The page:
Sunday, May 23, 2010

You Ball

Friday, May 21


Friday, May 21

Friday was a long day. We left from our hotel at 7:30 and returned at 19:00. The two sites we visited were the Nanoscience Centre and Sanger Institute. The bus ride to the Nanoscience Centre at the northeast corner of the University of Cambridge lasted two hours.

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Professor Sobelman at the entrance of the Nanoscience Centre in Cambridge.

We were given short lectures from a number of PhD students about their research. One speaker, Tomas Oppenheim, came from San Diego to study in Cambridge. He gave an overview of the fabrication and characterization of protein nanofibre composites, materials produced by a technique called electrospinning. These materials may prove useful because they can be made very stiff. When asked about the possible commercial applications of protein nanofibre composites, however, he explained that the research he was performing had no short-term practical applications. This was true for most of the research we learned about at the Nanoscience Centre. The science behind their research is very young and will probably not be used for several decades.

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A lecture in a conference room at the Nanoscience Centre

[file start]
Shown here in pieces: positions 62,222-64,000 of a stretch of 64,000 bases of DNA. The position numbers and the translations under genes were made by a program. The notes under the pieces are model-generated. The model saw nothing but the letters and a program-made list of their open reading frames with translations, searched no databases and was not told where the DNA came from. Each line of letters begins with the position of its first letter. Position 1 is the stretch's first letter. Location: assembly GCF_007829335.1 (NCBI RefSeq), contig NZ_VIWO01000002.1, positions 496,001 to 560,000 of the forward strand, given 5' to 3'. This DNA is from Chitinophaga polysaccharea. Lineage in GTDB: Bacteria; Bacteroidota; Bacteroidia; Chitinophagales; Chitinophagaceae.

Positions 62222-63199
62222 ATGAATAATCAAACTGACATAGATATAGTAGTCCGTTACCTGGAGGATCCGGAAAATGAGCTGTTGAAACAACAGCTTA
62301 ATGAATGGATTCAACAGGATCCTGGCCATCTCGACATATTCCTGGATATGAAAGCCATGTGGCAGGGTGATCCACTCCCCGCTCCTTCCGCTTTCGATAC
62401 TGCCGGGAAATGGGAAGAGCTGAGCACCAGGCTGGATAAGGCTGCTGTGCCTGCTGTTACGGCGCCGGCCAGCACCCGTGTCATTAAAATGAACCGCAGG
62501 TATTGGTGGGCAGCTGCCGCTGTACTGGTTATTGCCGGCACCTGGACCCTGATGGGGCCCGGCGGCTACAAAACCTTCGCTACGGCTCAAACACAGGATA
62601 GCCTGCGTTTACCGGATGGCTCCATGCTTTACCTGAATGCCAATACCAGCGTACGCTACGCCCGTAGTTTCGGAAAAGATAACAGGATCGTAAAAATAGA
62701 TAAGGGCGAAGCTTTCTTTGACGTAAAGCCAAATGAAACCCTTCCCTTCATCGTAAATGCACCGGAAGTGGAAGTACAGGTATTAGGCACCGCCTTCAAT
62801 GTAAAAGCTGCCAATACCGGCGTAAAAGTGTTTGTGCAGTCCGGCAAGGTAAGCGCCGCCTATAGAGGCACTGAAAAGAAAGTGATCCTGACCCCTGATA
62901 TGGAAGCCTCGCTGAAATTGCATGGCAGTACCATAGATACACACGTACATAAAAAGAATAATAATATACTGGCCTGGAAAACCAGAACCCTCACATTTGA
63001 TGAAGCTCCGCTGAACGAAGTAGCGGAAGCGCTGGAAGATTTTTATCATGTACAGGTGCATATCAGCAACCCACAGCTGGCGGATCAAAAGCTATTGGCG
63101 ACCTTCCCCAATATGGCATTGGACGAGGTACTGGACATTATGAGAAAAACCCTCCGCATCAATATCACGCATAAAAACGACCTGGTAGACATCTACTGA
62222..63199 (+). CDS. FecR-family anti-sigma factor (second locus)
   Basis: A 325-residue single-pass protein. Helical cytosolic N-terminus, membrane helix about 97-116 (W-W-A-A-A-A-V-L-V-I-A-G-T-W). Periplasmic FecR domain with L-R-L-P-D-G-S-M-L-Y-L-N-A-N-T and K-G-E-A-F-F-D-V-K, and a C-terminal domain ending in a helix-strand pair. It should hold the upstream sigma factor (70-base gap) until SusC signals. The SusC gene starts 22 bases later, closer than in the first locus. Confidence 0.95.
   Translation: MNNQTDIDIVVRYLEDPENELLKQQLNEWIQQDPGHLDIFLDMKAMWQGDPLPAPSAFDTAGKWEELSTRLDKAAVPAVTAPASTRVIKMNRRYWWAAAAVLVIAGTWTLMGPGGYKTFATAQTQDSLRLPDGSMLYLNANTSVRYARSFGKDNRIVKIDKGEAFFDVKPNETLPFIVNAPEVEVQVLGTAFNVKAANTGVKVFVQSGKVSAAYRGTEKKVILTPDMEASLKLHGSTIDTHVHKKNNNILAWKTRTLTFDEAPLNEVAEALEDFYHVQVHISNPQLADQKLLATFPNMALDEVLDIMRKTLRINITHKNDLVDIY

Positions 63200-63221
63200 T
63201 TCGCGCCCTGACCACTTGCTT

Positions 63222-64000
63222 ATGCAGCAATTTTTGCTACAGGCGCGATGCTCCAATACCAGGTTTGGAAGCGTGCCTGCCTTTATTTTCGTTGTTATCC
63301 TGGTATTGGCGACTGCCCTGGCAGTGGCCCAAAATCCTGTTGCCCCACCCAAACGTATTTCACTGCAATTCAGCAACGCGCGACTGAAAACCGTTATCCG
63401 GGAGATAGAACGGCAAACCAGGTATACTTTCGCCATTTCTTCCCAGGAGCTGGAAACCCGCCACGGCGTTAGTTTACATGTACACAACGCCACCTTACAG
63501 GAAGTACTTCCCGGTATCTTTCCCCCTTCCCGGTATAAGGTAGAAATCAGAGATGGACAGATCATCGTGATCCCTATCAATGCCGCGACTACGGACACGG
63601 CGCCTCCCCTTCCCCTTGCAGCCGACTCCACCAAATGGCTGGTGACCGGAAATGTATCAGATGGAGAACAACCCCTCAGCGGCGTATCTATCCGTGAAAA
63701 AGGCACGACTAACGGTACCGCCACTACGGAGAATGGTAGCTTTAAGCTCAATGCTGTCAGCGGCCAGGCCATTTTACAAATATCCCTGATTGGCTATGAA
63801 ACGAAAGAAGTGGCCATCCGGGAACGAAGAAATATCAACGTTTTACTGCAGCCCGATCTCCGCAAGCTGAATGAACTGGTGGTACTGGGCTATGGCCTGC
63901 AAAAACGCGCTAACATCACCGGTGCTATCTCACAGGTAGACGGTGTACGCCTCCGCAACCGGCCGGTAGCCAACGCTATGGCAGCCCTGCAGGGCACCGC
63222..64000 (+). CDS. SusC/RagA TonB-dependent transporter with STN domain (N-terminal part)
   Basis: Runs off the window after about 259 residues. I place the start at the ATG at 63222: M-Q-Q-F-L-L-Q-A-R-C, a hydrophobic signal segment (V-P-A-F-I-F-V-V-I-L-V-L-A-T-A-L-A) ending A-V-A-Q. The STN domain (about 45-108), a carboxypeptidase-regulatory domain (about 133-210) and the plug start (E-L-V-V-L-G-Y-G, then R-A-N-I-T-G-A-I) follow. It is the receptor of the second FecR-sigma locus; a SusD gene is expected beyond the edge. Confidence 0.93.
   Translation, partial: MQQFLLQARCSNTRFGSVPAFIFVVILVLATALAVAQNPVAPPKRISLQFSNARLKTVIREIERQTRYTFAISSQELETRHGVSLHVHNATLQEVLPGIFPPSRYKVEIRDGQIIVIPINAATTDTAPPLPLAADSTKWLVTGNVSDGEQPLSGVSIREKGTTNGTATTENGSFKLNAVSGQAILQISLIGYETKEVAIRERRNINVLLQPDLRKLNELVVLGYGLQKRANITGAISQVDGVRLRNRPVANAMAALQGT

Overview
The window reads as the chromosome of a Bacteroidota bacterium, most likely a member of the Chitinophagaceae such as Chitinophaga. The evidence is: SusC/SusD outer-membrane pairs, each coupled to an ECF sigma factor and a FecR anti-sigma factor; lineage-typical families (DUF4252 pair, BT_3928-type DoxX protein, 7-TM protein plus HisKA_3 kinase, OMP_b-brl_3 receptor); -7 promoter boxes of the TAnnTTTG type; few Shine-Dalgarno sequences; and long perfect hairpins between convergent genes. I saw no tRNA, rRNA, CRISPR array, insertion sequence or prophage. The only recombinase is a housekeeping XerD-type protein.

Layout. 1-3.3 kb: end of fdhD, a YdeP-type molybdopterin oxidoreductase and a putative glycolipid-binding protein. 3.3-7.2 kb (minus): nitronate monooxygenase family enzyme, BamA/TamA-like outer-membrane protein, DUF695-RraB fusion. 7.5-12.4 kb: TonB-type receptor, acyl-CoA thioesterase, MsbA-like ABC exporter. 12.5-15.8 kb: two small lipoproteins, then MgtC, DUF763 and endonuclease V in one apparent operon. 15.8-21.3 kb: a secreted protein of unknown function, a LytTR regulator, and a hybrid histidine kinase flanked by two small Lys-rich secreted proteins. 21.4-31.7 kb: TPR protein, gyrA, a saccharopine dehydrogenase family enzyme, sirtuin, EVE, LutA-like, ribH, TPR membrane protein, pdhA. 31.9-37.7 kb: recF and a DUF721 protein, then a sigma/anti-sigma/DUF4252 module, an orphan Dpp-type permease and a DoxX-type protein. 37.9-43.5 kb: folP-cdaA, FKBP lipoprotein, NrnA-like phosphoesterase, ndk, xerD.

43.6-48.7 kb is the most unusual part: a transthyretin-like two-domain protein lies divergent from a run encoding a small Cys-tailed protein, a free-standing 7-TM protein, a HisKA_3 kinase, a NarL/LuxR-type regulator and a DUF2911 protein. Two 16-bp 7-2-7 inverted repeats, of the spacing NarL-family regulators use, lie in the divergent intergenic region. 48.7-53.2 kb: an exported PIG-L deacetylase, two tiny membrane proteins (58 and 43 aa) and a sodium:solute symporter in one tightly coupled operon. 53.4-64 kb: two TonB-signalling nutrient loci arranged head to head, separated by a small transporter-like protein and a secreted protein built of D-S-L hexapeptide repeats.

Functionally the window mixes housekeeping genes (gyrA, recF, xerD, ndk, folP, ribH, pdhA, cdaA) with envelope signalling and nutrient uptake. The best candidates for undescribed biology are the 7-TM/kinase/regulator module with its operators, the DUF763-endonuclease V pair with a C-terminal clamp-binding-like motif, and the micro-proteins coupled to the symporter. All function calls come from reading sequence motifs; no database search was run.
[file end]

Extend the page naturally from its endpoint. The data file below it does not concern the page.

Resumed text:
After the lectures, they took us on a tour of their facilities.

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Tomas Oppenheim demonstrates a tensile stress-testing instrument

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Students leaving the Nanoscience Centre laboratories

On the same day, we drove nine miles south of Cambridge to a research campus in Hinxton which included the Sanger Institute and the European Bioinformatics Institutes (EBI). Although the two institutes are closely tied, we only visited the Sanger Institute. The Sanger Institute is completely funded by Wellcome Trust, a private charity for research to improve human and animal health.

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Seminar group at the Sanger Institute

The two areas of research we learned about were genomics and bioinformatics. Sanger was the largest single contributor to the Human Genome Project and continues to be a world leader in sequencing and analyzing genomes.

Researcher Kerstin Howe lectured about bioinformatics, and Harold Swerdlow lectured about DNA sequencing. We were then given tours of the DNA sequencing lab and the data center as well as the beautiful premises.

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Students visit the DNA sequencing laboratory at Sanger Institute

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Outside of the restricted datacenter which is capable of holding 4 petabytes of data

The grounds of the Sanger Institute were embellished with sculptures such as the spiral tree and the reflective ball shown below. The spiral tree originated from a tree at the Sanger Institute that was struck by lightning. The tree was carved into a spiral. The Latin names of species sequenced at Sanger were carved into the wood. The ball was nicknamed "the You Ball." The You Ball was built to be a tribute to You, the generous supporters of genomic research, Sanger, and all that it stands for. The You Ball was brought to you by You, the good Samaritans who donated to private health-research charities.

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Spiral Tree carved with names of species sequenced at Sanger

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The You Ball

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